Author Maura Finn and illustrator Cate James both came from overseas to make Australia their home – and now they’ve joined forces to create a uniquely Australian picture book, By the Billabong. We wanted to know more about how it came to be.  

Cate, you’re Scottish and moved to Australia in 2015. How did you go about illustrating a picture book about native Australian animals?

When I first moved to Australia full-time, having visited many times over the years, the things that were most alien to me were the animals and the weather. In 2016 I worked on a project about animals and weather with patients at Sydney Children’s Hospital and I think this helped a lot when I was working on By the Billabong.

For the detail in By the Billabong I spent a day taking photos of trees and shadows and plants to get an accurate observation of this Australian environment. Most of the trees from that walk ended up in the book. We have daily visits from many different species of birds, and we also have a possum that jumps from our roof every night, and lots of spiders. I have to admit though, I was googling some of the animals to get a better idea of their sizes. I have been to Fraser Island and run away from dingoes, I see Golden Orb spiders everyday, I’ve been scared by crocs in Darwin, but wombats were a mystery to me.

What are your favourite local bookshops?

In my local shopping area we are lucky to have a Berkelouw Books, which is my go-to for most things. Avalon has a great little bookshop called Beachside Bookshop, and I can spend hours in Kinokuniya when I’m in the city, especially their stationery department. I’m very keen to get back out there and visit them all.

What are you working on next?

Currently I am working on a very large-scale artwork for Sydney Children’s Hospital, which is going to fill a whole wall of the oncology department. I visit the hospital as often as I can as a volunteer with ArtEx, which is their amazing arts program.

I am working on a story about memory-loss, which is something I am really very passionate about having lost both my mum and my grandad to Alzheimer’s disease. I have the characters and a rough storyboard, but being an artist that’s usually as far as I get with my ideas. Writing is not something that comes particularly naturally to me, but it’s a story I really want to tell, so I’ll keep at it.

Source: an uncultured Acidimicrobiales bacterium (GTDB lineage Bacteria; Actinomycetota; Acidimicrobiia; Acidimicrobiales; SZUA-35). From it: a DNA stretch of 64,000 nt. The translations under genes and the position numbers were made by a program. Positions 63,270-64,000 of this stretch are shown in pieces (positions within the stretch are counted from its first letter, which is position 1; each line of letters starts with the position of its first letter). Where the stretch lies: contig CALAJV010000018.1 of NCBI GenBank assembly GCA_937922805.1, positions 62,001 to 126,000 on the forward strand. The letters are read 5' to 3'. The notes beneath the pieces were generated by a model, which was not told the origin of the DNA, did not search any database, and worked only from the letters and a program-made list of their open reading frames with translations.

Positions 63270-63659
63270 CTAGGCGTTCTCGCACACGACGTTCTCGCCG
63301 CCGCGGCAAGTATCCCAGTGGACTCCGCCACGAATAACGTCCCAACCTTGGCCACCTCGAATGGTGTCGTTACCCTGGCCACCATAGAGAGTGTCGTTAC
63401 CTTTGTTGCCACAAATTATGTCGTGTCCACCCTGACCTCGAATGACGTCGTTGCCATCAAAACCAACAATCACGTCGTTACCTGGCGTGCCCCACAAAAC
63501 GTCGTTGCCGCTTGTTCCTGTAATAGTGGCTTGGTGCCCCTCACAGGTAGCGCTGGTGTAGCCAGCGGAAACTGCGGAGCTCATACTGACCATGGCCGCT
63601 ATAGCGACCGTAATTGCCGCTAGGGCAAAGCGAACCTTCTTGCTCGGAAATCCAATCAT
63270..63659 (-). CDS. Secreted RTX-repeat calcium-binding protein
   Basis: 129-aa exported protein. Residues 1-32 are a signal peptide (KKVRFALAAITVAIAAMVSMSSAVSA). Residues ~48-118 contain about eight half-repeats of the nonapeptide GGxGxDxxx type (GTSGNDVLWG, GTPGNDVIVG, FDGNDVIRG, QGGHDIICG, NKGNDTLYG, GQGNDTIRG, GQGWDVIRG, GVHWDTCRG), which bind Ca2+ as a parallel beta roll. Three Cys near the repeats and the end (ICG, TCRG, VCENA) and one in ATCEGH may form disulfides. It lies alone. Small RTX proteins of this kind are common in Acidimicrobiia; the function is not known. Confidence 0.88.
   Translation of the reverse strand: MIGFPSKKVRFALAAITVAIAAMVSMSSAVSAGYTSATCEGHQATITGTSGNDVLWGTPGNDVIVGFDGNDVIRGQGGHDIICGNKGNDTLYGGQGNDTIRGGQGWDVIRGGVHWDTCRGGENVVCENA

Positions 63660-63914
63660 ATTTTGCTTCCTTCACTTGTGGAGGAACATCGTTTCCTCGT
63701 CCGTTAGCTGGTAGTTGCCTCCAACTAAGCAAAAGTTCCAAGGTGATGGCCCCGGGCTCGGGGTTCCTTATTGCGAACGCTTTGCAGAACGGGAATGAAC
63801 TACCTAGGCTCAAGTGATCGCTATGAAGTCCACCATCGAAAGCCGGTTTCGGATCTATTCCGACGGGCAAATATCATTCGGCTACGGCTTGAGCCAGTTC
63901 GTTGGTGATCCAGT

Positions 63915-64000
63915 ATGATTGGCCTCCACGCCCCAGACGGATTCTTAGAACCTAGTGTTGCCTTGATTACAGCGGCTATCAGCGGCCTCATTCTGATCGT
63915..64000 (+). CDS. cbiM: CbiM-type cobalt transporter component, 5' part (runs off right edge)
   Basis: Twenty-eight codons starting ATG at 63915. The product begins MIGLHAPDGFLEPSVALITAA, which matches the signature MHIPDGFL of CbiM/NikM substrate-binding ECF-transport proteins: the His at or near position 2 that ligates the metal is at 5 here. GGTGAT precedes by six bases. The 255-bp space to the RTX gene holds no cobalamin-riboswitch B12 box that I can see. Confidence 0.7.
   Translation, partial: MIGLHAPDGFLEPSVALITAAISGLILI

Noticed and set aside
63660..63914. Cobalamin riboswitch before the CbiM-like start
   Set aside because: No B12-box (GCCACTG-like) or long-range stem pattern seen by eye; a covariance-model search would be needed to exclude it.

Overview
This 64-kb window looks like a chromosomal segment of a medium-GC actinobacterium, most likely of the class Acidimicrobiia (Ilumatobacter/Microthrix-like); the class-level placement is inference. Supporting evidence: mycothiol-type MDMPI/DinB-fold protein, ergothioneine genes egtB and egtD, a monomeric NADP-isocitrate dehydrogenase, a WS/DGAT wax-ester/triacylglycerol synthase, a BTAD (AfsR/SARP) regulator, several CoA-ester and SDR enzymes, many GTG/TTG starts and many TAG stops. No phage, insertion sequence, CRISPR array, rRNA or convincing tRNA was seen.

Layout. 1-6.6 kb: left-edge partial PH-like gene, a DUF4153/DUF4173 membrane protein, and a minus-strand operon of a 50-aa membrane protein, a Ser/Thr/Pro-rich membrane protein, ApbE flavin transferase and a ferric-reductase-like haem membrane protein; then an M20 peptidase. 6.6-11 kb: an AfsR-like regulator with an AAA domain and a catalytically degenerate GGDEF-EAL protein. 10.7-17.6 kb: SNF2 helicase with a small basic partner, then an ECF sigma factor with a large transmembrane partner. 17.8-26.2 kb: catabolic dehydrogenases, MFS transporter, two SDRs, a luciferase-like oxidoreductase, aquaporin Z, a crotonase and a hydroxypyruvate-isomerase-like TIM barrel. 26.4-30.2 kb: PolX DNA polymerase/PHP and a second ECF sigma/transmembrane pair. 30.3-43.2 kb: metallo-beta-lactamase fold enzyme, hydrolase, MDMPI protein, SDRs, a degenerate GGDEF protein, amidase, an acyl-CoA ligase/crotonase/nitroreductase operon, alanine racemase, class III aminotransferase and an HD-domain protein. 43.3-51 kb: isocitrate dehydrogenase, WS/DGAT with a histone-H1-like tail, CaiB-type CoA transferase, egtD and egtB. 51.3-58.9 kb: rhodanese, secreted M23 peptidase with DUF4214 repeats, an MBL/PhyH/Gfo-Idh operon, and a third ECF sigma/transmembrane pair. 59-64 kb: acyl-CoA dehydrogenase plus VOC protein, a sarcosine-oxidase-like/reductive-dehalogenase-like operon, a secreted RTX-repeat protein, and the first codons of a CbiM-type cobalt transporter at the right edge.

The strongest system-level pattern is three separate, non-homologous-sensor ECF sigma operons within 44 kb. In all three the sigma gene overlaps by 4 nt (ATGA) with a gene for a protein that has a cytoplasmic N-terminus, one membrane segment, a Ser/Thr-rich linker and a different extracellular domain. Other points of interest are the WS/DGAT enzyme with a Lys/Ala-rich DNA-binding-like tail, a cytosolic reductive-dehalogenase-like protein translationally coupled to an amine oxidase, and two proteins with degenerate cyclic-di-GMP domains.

I also have another book maybe in the pipeline, but with all the craziness that’s going on at the moment I’m not really sure what’s happening with that! But I never stop drawing.

Maura, being from New Zealand you’re also not a native Australian. What made you want to create a book all about native Australian animals?

It’s funny, isn’t it, that Cate and I are both originally from elsewhere yet have come together to create such a strongly Australian book! The origins of this story came from the word ‘billabong’, a uniquely Australian word, and from there came the idea to include the animals. I’ve always had a fascination with the word and I love the way it sort of bounces on your lips when you say it.

Also, earlier this year, and just in time for the books arrival, I took the Australian pledge and now hold dual citizenship for both Australia and New Zealand – perfect timing, and a very nice combination of countries if you ask me!

Learning the collective nouns for Australian animals is one of the joys of reading By the Billabong. Did you uncover any collective nouns that surprised you? (We love ‘a passel of possums’.)

Well, I did discover that the term ‘mob’ is the collective noun for quite a few Australian creatures, which had me worried for a moment as the wording might have lacked the interest of the final book!

A ‘wisdom’ of wombats is very sweet. They do have a certain sort of genteel wisdom about them as they bumble along just going about their day. But I think my favourite collective noun of all time is a ‘loveliness’ of ladybirds – not a native I know, but so apt, and I am blessed to have a ‘loveliness’ of them in my backyard in Melbourne.

What are your favourite local bookshops?

Ah, bookshops. I have yet to meet a bookshop that I didn’t like and I thank them all for sticking it out in what can often be a tough industry. Buying a book online is just never the same as discovering one for yourself when you’re browsing.

I love The Little Bookroom for its glorious collection of picture books and ongoing support of Melbourne authors. I also love their values in that they really seek to establish community, and promote kindness and diversity.

Readings on Lygon St because, well, it’s Readings and such an important part of Melbourne… and because it was my place of solace when I first moved to Melbourne and sometimes felt a touch overwhelmed by life in the big city.

What are you working on next?

I have another picture book coming out later this year, and a couple of other ones under production, and an ever-increasing queue of ideas that I’d desperately like to explore, but to be honest I’m finding this lockdown business a bit tricky in terms of creativity. I personally need a lot of space to wonder and daydream before anything resembling a story turns up on the page, but as in many households such space is at a premium right now. To make matters worse we have a new Labrador puppy and while I try to be good, and get a few words on the page, I just can’t stop gazing at his most majestic self. So no doubt he’ll pop up in a poem or two soon.